Raspberry Pi 4 Model B is out!

  • SoC: Broadcom BCM2711B0 quad-core A72 (ARMv8-A) 64-bit @ 1.5GHz
  • GPU: Broadcom VideoCore VI
  • Networking: 2.4 GHz and 5 GHz 802.11b/g/n/ac wireless LAN
  • RAM: 1GB, 2GB, or 4GB LPDDR4 SDRAM
  • Bluetooth: Bluetooth 5.0, Bluetooth Low Energy (BLE)
  • GPIO: 40-pin GPIO header, populated
  • Storage: microSD
  • Ports: 2 × micro-HDMI 2.0, 3.5 mm analogue audio-video jack, 2 × USB 2.0, 2 × USB 3.0, Gigabit Ethernet, Camera Serial Interface (CSI), Display Serial Interface (DSI)

What do you think about this beast?
CoreELEC support?
HEVC 10bit support?

  • Very nice overall and it should present a huge performance boost over the older models.
    But with that said, the N2, albeit more expensive, is still much faster. It has more CPU cores, the “Big” cores are newer/faster and the frequency is much higher on the S922X SoC.
  • No plans for that, as far as I’m aware.
  • Supposedly. We’ll have to wait and see if it actually works.
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there’s no mention of vp8/vp9 decoding, vulkan or HDR so presumably it can’t do those and no support for emmc.

Still looks decent though.

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According to this post https://forum.libreelec.tv/thread/17698-libreelec-leia-9-2-alpha1-with-raspberry-pi-4b-support/?postID=121518#post121518
10Bit and HDR aren’t working yet. Also, there’s no mention of VP9 support.
And if you look at the price of the total package, the 4B Rpi is about $120, not that much cheaper than an N2.


yeah that’s why I removed my post :slightly_smiling_face:
HEVC 10bit is a deal breaker for me…

I wonder how is such a quad-core Broadcom CPU compared to the Chinese made quad-core Allwinner H6 found in some inexpensive Android TV Boxes, i.e. New 6K Q plus 4+64GB Android 9.0 Pie Quad Core Smart TV Box WIFI 3D H.265 Media, etc.?

In the uk I’m looking at £100 for a 2GB N2 kit (+ wifi)
vs £47 delivered for a 2GB pi4 (+ case@£5 + sd card + psu@£8)
£100ish vs £60ish

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Another thing worth pointing out is that, compared to S922X boxes, this has no on-board storage. I have my S912 box running off the internal storage and it is very fast compared to cheap SD cards and flash storage that currently flood the market

What are you using eMMC for? Timeshift? PVR? A storage for 4k movies? :slight_smile:
I don’t think most people use eMMC other than just booting the OS.

OS booting AND running :wink:
This means databases access, media cache (images, audio and videos), addons running and for some users docker/entware softwares.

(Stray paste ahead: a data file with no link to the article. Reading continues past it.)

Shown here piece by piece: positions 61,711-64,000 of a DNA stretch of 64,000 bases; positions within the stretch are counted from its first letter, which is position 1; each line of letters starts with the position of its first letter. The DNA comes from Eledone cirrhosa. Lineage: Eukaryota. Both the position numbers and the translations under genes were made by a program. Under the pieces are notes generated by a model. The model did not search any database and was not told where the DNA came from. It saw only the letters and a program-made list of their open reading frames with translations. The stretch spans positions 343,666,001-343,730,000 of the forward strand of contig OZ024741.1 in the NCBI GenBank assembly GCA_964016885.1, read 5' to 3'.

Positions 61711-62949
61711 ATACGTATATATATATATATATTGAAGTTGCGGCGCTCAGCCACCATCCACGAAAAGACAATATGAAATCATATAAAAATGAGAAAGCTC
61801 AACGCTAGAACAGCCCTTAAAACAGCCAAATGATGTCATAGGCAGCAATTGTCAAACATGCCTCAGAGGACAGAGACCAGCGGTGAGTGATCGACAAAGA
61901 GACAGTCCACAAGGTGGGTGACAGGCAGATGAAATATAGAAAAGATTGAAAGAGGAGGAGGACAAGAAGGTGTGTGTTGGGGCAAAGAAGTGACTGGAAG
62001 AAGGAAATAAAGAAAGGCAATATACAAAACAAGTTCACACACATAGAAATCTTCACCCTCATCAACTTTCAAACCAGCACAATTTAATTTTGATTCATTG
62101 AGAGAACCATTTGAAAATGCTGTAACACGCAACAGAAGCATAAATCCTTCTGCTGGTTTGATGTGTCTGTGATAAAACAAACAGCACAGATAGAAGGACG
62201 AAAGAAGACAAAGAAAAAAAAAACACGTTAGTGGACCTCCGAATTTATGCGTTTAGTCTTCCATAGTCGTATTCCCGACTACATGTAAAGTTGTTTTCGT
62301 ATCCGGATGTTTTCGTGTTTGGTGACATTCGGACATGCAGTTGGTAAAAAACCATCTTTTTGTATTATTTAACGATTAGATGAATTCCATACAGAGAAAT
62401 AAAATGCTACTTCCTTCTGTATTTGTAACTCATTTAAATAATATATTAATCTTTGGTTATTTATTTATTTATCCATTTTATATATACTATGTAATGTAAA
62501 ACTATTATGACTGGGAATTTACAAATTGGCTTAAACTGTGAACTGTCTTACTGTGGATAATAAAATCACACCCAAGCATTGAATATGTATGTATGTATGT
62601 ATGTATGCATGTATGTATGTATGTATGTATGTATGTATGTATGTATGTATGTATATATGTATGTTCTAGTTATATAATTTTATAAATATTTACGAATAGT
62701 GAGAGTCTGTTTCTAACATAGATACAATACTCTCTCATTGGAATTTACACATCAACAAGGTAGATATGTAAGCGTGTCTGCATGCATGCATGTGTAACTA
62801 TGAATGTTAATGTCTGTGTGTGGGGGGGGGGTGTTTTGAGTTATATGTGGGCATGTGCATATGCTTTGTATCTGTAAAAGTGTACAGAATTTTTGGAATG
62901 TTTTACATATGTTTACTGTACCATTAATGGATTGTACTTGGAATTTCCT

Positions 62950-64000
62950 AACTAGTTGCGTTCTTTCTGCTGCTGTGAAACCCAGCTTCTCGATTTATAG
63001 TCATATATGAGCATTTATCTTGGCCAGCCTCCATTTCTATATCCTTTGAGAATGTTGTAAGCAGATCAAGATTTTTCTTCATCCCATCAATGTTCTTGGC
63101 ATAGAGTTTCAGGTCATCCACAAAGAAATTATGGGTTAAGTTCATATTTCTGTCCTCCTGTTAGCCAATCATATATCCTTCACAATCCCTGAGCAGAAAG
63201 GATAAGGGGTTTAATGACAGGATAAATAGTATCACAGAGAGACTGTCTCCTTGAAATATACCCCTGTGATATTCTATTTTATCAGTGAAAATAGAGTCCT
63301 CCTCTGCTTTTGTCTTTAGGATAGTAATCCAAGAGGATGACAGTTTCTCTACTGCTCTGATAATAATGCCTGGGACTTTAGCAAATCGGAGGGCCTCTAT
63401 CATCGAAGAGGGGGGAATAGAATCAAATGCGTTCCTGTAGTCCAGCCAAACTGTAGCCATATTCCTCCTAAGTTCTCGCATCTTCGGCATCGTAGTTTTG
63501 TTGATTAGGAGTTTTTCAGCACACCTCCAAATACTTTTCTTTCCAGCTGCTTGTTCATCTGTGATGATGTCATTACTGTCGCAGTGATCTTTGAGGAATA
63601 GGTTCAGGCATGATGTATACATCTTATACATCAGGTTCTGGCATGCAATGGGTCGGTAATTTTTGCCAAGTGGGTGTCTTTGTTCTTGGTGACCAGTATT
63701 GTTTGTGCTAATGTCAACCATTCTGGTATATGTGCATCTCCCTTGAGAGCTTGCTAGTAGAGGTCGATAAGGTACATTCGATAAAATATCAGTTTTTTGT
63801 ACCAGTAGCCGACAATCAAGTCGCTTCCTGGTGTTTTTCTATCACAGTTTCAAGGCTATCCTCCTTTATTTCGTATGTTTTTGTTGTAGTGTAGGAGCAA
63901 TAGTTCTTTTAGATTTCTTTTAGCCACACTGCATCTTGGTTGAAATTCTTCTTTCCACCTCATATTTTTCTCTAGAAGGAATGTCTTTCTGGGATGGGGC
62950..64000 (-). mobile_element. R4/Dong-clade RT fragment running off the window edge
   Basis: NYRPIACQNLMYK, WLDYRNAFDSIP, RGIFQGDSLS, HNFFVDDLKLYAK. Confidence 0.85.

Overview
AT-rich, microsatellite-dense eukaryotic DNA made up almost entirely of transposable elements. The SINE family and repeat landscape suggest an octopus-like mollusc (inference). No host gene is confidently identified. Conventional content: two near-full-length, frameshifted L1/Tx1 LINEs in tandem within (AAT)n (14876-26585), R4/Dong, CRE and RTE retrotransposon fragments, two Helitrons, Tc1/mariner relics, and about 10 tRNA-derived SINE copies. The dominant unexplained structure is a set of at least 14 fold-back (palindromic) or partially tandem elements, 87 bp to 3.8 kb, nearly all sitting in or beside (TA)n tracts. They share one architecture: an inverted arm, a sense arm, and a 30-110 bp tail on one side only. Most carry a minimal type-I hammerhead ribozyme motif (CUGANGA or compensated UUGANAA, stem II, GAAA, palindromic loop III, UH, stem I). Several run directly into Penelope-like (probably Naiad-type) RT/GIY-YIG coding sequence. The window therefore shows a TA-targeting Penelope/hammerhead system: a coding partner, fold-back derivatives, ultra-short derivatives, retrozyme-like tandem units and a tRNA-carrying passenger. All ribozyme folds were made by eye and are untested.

Using the internal emmc for disk intensive tasks is a bad idea because replacing emmc is way harder than replacing a micro SD card. Flash storages have a lifespan so does emmc.

If you don’t use emmc for disk intensive tasks, such as just booting the OS, performance difference is negligible

Replacing eMMC on the Odroid devices is as easy as replacing an sdcard.
That’s another story if it’s soldered on the pcb.

FYI I used an eMMC module on a C2 for more than 2 years with intensive r/w (nginx/php/mariadb in a docker image) together with LE/CE and no issue till now.

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Besides, devices that have no internal storage are unbrickable

If you have an SBC capable of both SD card and eMMC, burn CE to both and compare for yourself. Moving to eMMC is markedly faster than even the best of SD card, for almost every task.

The eMMC on the Odroid is removable. So you can always remove it and burn a new image to it with a USB to eMMC adapter. Or you can boot from a SD card and reinstall the OS onto the eMMC.

In addition, eMMC is far less prone to corruption than SD card.

Oh shit, I checked my device and it’s not Odroid. eMMC is SMD, what should I do now?

Yes removable eMMC is so handy on the N2 I won’t buy a device that has eMMC soldered to the board or none at all. Inexpensive USB drives and SD cards have a dismally high failure rate and I’ve had a few go tango uniform on me. I prefer not to use them as a permanent boot device.

Though if boot from USB becomes more of a standard fare then using a USB SSD might be a good alternative to eMMC. I use Samsung T5 USB SSDs with my notebook computers and they are really nice, super fast and reliable. I get 350 mbyte/s writes on them consistently with large files.

Limited to USB3 speeds hardly seems worth using a SSD - a complete waste. A retired 2.5HDD should be enough and is what I have put in most of my builds.


Rasberry’s are not bad little units but moving up into the more serious SBC market i think is going to be tough for them.

Over the years they built not a bad hobby industry competing mostly against low end Atmel boards and had their intial growth in the education industry but with a more serious emerging SBC market i can’t see them carving out much more then what they got. There a great cheap lowend unit with a shallow learning curve which is good for where they were situated in the market mostly competing with things like Arduino’s and other cheap boards. Anyone looking for more features were forced to go up to things like the Beaglebone Blacks or some of the other ST or TI based boards.

Rasberry’s issue for serious hackers/coders has always been the Broadcom cpu’s as Broadcom’s not all that supportative of small independant coders or developers.

ts not that Amlogic or Rockchip is that much better but because there are dozens of makes using the same Amlogic or Rockchip SoC’s it at least creates a much bigger talent pool to pull coders from where as the Raspberry Cpu’s from Broadcom are almost exclusive to Raspberry cutting down on any real hackers on the device.

If they target the cheaper end of the SBC market the same way they targeted Atmel in the lowend market years ago they might have some success, only time will tell.

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